Cyclists’ Touring Club Official Tailor 1890


Just like today where cycling clubs have their own design of jerseys, in the early days of cycling it was also common for each cycling club to have an official uniform for riding. Unlike today, though, this usually constituted a tailored jacket and breeches, wool stockings, and a cap or even a type of protective helmet.

Recently I came across the certificate above, issued in 1890 by the CTC to appoint an official tailor for club uniform. The uniform specifications were laid down by the club in their rules, although the uniform was not compulsory. In the British Library there is a copy of the CTC Uniform Rules and Regulations, which is dated 1888. Remarkably this allows us to see the exact materials specified for the uniform, since there are samples of the actual cloth glued into the publication. Additionally there are details of the uniform requirements for women. The author of the regulations was E.R.Shipton, the Secretary of the CTC, whose flowing signature is on the certificate above.

Carton Reid on his excellent blog Roads Were Not Built For Cars writes about this publication and the CTC uniform in detail. Initially the club adopted green serge for their garb, but it was found that ‘it showed every speck of mud or dust’ of which there was plenty on the roads of the time, so it was discontinued in 1882 in favour of grey tweed. This was settled on ‘after many months of patient investigation’ and testing of over forty different cloths. At the time wool was favoured against the skin, as a hygienic and sanitary fabric, far better than cotton for the rigors of riding. Dr.Gustav Jaeger was partly responsible for this, with his ‘Sanitary Woolen System’ which was popularised by the Royal Family, amongst many other patrons. So, woolen undergarments were also specified.

Jackets were either Norfolk or Lounge style, with knee length breeches or knickerbockers, a grey checked flannel shirt, hand knitted socks, and a choice of headgear ranging from a cricket type cap to a helmet. The helmet would probably have been lined with cork, like a pith helmet of the period.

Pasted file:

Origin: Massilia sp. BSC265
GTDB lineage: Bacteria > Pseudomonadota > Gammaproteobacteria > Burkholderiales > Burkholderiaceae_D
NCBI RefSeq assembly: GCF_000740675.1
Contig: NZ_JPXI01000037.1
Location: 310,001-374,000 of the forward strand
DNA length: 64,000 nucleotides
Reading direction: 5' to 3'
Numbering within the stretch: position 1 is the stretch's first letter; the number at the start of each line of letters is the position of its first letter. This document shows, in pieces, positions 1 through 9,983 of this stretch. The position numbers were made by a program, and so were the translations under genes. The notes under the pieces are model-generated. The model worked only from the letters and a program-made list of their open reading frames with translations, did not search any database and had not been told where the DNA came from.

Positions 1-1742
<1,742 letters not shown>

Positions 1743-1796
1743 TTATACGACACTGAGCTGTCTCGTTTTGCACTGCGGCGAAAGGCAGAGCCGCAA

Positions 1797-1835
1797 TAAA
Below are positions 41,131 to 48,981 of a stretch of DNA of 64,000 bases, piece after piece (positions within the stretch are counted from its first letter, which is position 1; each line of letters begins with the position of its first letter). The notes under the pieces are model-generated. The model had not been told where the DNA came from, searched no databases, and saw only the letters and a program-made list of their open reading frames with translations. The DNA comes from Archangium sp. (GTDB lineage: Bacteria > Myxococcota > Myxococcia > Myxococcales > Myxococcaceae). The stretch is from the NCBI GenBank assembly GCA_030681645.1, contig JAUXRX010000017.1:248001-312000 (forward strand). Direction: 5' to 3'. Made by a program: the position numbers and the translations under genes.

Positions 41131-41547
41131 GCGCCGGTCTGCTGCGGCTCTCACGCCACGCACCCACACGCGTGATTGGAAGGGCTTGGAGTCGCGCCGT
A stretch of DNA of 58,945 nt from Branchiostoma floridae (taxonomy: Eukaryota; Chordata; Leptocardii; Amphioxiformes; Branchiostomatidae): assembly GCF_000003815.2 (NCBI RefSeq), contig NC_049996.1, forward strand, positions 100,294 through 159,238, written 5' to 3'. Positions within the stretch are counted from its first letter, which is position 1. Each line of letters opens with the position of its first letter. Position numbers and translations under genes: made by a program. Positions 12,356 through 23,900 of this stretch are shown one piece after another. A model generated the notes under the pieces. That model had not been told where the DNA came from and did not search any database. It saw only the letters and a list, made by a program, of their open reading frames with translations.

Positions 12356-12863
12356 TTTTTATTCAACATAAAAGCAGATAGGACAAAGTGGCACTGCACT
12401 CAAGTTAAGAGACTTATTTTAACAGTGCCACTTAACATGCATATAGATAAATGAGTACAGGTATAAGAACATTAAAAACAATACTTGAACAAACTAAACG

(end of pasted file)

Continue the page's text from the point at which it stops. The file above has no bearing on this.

For ladies there was a coat bodice or Norfolk jacket in the same cloth, and a skirt with or without apron or pannier. Knickerbockers were also an option, and would seem to be a little more practical than the skirts pictured below. However, at that time there was still opposition to women wearing such a garment.

Three weights of wool tweed were available:


After settling on the regulation uniform, the CTC then appointed official tailors in major cities, so that the quality of the product could be assured. The certificate in question appoints Gulland and Kennedy of Edinburgh as their official supplier. In London one of their appointees was Goy and Co. who made the racing cap in my previous blog post.

Gulland and Kennedy was a well known tailors established in 1886, and the certificate is a very rare survivor of it’s type.




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In The Cyclist Christmas Number for 1890 (above) the uniform colours of all recorded clubs are quoted. For instance, Clapton CC of East London, wore dark blue with white cap, whilst Edmonton CC wore grey check. This would generally have been of tweed or wool serge, with different weights of cloth available for summer and winter use… if you were wealthy enough! The Anfield Bicycle Club of Liverpool adopted an all black uniform, leading to them being dubbed ‘The Black Anfielders’. However, a number of clubs took a more casual stance with no uniform specified. Amusingly the Farleigh CC states ‘grey imitation CTC cloth’ for their outfit. The CTC would not have been amused having claimed that their fabric was of unsurpassed quality and warning about the inferiority of imitators: